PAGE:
I was very interested in the internet-based social activism project after it was explained in class. It is my first year at Sacred Heart Community School in Regina and I believe this project will have a great impact on our school community. This summer as I was preparing for school, I asked one of the veteran teachers at our school, Adam Ward, if there had been a chosen theme for AR in our school. Accelerated Reader (AR) is a reading program where students read a book then take an online quiz to earn points. Most schools in Regina Catholic School Division have an AR program, but I have learned none have the same impact as the one at Sacred Heart.
Students at Sacred Heart take great pride in reading books, setting goals, and achieving their goals. Students are rewarded at various levels and once they reach 100 points, they are awarded a themed t-shirt.
“The shirts are yellow: It is our school colour, it is the same colour as the sun which is the highest point in the First Nations world view, and it is not a gang colour in North Central…in fact it is associated within the community as a reading colour now” (Adam Ward, Sacred Heart School).
To some it may seem like just a shirt, but to our school community, it is much more. The AR committee has described the past shirts below:
Eagle feathers are a sign of honour. Many years ago eagle feathers were presented to acknowledge great accomplishments among First Nations people. For the past four years all of our 100 point t-shirts have included an eagle feather in recognition of the importance of 100 AR points. 100 is forever. The feathers are also a reminder that our reading is not only for us but helps our community as well.
Elder Mike Pinay has told us that “Education is the new buffalo”. For many years the great herds of buffalo provided many of the basic necessities of living in Saskatchewan. The First Peoples relied on the buffalo to survive and thrive. Today people in Saskatchewan are sustained by their education, making it the new buffalo. When we succeed in reading we are taking control of our own lives, helping our community to thrive.
Inukshuk have been used in the vast lands of Northern Canada to guide travelers and to mark fertile hunting and fishing areas. By earning our AR points we are creating landmarks that help us guide our lives to where we want them to go. Being a community of readers we are also guides for everyone all around us, setting an example of how we can succeed and follow our own path to success.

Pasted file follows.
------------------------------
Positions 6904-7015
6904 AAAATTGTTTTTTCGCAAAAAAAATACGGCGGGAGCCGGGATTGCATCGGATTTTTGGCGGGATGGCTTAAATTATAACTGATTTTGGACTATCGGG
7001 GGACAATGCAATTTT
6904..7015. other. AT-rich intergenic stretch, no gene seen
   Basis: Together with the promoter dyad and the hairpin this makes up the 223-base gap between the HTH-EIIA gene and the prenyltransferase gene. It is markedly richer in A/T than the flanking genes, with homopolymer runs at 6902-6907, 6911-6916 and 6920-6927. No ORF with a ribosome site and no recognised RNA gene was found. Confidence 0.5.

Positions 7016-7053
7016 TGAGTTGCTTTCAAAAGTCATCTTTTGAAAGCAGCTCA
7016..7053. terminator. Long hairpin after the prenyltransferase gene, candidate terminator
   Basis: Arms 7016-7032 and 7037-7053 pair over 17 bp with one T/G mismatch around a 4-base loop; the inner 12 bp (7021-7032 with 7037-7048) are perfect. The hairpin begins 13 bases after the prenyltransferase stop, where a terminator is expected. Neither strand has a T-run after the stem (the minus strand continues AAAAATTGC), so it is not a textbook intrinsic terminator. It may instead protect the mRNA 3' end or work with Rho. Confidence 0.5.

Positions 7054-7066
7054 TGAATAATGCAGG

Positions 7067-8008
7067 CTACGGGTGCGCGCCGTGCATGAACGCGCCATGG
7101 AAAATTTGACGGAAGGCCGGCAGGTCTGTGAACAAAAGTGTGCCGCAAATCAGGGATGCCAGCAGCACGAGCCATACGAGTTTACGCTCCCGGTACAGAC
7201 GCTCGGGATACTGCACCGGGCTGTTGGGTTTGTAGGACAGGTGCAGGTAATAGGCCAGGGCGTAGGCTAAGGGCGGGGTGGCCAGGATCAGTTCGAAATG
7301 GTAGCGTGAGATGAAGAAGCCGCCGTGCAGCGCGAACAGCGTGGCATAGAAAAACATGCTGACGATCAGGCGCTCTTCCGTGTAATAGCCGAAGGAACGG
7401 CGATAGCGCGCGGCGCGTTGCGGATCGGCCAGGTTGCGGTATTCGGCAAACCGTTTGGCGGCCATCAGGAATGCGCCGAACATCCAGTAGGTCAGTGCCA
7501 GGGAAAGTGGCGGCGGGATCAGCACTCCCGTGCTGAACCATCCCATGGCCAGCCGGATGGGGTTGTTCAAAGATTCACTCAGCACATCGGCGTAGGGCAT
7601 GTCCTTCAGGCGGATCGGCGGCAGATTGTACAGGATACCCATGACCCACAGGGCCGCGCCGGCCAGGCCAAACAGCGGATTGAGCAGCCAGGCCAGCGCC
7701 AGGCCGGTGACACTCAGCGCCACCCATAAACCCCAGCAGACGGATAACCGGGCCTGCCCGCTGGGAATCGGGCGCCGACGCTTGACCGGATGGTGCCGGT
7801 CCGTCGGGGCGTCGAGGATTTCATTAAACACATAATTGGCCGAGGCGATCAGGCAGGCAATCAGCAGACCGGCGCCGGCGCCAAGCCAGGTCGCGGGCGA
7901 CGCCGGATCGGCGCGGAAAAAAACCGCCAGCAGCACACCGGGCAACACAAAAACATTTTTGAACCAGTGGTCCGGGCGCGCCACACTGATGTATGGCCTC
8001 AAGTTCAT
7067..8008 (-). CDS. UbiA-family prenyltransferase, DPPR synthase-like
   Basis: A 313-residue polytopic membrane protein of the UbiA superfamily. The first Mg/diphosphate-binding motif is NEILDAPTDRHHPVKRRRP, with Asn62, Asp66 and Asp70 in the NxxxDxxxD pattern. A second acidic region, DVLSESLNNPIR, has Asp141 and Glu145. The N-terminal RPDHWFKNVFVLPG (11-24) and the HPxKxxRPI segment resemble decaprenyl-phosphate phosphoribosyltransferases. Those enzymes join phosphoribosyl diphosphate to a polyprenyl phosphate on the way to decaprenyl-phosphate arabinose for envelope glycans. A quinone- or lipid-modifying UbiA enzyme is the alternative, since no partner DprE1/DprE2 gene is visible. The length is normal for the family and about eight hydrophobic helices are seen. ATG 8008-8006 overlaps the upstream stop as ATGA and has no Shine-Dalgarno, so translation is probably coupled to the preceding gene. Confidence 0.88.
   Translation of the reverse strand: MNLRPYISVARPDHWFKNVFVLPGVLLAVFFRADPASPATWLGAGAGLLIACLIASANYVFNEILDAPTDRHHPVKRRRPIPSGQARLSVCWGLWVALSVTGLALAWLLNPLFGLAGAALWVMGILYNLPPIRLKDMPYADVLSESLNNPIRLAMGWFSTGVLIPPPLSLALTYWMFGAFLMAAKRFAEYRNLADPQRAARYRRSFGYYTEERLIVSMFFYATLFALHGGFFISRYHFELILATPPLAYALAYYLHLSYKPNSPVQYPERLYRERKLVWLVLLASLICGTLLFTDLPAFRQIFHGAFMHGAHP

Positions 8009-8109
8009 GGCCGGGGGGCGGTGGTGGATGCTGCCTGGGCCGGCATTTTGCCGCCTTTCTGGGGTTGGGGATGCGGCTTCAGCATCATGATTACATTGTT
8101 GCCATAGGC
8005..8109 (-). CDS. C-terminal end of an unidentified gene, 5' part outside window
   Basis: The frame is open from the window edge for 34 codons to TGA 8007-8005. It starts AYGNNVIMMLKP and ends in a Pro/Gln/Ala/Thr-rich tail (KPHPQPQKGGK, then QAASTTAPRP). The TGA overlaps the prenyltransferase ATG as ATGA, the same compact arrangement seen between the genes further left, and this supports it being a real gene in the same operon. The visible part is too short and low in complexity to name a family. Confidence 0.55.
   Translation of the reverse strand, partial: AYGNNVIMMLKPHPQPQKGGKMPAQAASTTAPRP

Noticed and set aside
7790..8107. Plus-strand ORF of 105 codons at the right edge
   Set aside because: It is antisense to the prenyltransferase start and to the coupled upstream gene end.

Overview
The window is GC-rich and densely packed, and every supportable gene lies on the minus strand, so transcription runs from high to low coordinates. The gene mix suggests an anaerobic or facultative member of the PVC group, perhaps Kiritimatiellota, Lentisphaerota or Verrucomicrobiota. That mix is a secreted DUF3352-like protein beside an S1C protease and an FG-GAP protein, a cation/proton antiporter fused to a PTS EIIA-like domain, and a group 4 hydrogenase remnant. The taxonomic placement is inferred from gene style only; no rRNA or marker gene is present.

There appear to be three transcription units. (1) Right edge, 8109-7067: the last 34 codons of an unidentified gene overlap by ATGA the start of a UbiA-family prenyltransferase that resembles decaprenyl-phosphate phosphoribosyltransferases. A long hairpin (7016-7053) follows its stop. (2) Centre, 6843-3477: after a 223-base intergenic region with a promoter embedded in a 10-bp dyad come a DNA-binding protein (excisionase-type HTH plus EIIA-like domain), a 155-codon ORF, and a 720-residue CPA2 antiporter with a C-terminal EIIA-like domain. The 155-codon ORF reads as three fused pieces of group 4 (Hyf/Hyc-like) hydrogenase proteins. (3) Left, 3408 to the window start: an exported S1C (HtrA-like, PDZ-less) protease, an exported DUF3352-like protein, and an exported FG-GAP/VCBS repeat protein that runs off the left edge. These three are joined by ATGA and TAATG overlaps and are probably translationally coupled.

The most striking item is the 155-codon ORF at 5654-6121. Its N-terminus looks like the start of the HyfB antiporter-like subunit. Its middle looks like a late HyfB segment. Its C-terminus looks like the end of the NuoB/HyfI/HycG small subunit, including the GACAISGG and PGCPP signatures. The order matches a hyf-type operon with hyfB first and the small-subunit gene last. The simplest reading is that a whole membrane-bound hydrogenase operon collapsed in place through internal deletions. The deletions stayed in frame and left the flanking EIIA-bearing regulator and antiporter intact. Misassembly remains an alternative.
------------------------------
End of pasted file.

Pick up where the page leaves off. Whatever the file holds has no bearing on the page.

The Métis infinity symbol represents the joining of two cultures and the existence of a people forever. Our infinity symbol reminds us that when we earn our 100 points that it can never be taken away from us. We combine our AR reading with the rest of our education to create a foundation that will stay with us for the rest of our lives. Our infinity means we make our own choices and go where we want to go.
This year, the shirt has a totem pole on the front that incorporates the four previous symbols into the structure of the pole. Totem poles are traditional more to the west coast First Nations, but is a significant Aboriginal symbol within Canadian culture. The sleeves have 100 on them and the back has the RCMP logo, our school 100 point logo and the wording “Working Together Strengthens Us All”.
“AR isn’t just reading at our school. It’s an anti-gang strategy, cultural education and a community builder. We run reading contests throughout the year but we make sure students celebrate themselves and each other, competition is a motivator but accomplishment is the take away. One person getting 100 doesn’t mean another person can’t so one person’s accomplishment is everyone’s accomplishment” (Adam Ward, Sacred Heart School).
Bookmarks are awarded weekly to students as they make their way to 100 points, at 10, 25, and 50 points and beyond 100 points. Teachers are also encouraged to participate in AR.
On top of reading during school hours, we also host a monthly reading night where staff and the RCMP come into the school to read with students and their families. This is allowing for positive connections between students, families, and the greater community.
So what does this have to do with internet-based social activism?
I have created a Sacred Heart Library Website where our accomplishments will be highlighted through pictures, videos, and blog posts. Additionally, our school library has just set up a twitter account (heart_library) where students will take on a leadership role and post how they are reading with younger students in our school to help them achieve their goals. The hashtag #100isforever will be used as our hashtag campaign.
I plan to apply for the #iamstronger grant as well. I understand that this initiative doesn’t directly address bullying or cyberbullying, but I think it connects on a bigger level to creating a culture within our community to help students become readers, set and achieve goals, and help others to achieve their goals.
What are your thoughts? Does this achieve the goal of the internet-based social activism project as listed on the syllabus?